The Holy Bible – Knox Translation
The Epistle of the Blessed Apostle Paul to the Hebrews
Chapter 2
1 2 3 4 5 6 7 8 9 10 11 12 13
More firmly, then, than ever must we hold to the truths which have now come to our hearing, and run no risk of drifting away from them.
The old law, which only had angels for its spokesmen, was none the less valid; every transgression of it, every refusal to listen to it, incurred just retribution;
and what excuse shall we have, if we pay no heed to such a message of salvation as has been given to us? One which was delivered in the first instance by the Lord himself, and has been guaranteed to us by those who heard it from his own lips?
One which God himself has attested by signs and portents, manifesting his power so variously, and distributing the gifts of his Holy Spirit wherever he would?

We are speaking of a world that is to come; to whom has God entrusted the ordering of that world? Not to angels.
We are assured of that, in a passage where the writer says, What is man, that thou shouldst remember him? What is the son of man, that thou shouldst care for him?
Man, whom thou hast made a little lower than the angels, whom thou hast crowned with glory and honour, setting him in authority over the works of thy hands?
Thou hast made all things subject at his feet. Observe, he has subjected all things to him, left nothing unsubdued. And what do we see now? Not all things subject to him as yet.
But we can see this; we can see one who was made a little lower than the angels, I mean Jesus, crowned, now, with glory and honour because of the death he underwent; in God’s gracious design he was to taste death, and taste it on behalf of all.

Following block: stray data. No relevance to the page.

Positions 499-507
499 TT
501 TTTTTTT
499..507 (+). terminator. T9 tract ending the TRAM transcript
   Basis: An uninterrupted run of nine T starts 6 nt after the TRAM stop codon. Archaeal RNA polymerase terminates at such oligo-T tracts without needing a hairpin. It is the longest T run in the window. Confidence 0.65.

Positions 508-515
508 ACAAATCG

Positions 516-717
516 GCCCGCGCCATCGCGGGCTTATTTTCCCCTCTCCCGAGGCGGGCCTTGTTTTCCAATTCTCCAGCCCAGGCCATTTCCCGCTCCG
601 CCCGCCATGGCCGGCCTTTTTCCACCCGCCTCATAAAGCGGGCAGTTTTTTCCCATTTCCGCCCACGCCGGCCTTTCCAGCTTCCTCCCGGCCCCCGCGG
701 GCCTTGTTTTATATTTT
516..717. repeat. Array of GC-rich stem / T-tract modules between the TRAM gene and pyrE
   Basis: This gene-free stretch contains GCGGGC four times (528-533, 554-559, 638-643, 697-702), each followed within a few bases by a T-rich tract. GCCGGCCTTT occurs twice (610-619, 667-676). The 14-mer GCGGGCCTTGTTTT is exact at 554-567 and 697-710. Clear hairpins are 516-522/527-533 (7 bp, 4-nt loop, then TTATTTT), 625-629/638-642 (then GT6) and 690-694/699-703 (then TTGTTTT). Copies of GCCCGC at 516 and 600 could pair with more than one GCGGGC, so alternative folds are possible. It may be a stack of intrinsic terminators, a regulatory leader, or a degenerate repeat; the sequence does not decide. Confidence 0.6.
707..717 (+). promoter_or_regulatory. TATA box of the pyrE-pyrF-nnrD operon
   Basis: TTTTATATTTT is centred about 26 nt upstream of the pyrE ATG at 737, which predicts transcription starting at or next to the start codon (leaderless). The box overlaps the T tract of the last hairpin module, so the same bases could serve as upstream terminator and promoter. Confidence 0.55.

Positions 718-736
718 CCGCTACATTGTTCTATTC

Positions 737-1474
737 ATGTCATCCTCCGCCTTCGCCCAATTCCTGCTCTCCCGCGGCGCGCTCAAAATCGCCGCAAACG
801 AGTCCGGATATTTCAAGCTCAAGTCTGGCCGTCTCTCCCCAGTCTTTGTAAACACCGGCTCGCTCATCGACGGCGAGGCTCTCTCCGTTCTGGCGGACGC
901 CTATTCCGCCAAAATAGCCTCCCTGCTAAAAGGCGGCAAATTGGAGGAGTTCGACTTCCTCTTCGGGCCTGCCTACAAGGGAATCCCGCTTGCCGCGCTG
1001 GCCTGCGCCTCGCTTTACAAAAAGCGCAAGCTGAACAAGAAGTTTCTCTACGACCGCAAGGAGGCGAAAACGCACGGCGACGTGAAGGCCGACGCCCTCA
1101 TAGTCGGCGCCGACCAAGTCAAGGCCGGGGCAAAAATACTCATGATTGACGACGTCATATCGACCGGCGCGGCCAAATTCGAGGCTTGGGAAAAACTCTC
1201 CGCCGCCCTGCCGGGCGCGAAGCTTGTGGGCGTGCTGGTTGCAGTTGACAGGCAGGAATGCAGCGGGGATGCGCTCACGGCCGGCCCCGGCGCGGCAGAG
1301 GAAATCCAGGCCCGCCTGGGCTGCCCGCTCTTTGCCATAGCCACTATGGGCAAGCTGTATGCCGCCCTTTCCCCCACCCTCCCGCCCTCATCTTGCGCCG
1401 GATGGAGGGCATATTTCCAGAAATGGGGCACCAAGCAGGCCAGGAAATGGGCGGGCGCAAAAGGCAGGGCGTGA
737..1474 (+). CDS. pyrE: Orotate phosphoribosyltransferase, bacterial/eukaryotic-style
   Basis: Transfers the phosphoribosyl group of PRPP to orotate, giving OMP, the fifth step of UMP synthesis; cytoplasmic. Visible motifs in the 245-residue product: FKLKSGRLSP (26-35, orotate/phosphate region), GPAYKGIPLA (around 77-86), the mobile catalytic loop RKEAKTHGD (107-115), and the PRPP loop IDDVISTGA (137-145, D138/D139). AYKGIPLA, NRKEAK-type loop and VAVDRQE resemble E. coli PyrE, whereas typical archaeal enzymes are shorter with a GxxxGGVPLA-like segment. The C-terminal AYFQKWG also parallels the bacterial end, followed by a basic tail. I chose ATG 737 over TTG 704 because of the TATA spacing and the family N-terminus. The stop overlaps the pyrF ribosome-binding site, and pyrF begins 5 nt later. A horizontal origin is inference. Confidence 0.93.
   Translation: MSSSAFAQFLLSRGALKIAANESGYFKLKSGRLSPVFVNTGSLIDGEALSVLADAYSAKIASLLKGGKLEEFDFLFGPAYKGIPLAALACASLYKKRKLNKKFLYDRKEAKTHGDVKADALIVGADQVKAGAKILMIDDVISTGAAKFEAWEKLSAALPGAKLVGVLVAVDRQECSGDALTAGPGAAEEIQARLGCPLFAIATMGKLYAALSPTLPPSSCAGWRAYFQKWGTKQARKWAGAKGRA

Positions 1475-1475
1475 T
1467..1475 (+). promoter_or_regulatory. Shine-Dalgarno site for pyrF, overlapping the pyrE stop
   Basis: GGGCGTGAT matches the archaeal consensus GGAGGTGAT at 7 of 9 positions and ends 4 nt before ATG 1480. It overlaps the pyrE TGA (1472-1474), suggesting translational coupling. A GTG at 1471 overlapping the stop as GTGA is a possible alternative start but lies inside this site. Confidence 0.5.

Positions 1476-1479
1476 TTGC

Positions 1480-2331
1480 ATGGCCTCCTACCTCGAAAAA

God is the last end of all things, the first beginning of all things; and it befitted his majesty that, in summoning all those sons of his to glory, he should crown with suffering the life of that Prince who was to lead them into salvation.
The Son who sanctifies and the sons who are sanctified have a common origin, all of them; he is not ashamed, then, to own them as his brethren.
I will proclaim thy renown, he says, to my brethren; with the church around me I will praise thee;
and elsewhere he says, I will put my trust in him, and then, Here stand I, and the children God has given me.
And since these children have a common inheritance of flesh and blood, he too shared that inheritance with them. By his death he would depose the prince of death, that is, the devil;
he would deliver those multitudes who lived all the while as slaves, made over to the fear of death.
After all, he does not make himself the angels’ champion, no sign of that; it is the sons of Abraham that he champions.
And so he must needs become altogether like his brethren; he would be a high priest who could feel for us and be our true representative before God, to make atonement for the sins of the people.
It is because he himself has been tried by suffering, that he has power to help us in the trials we undergo.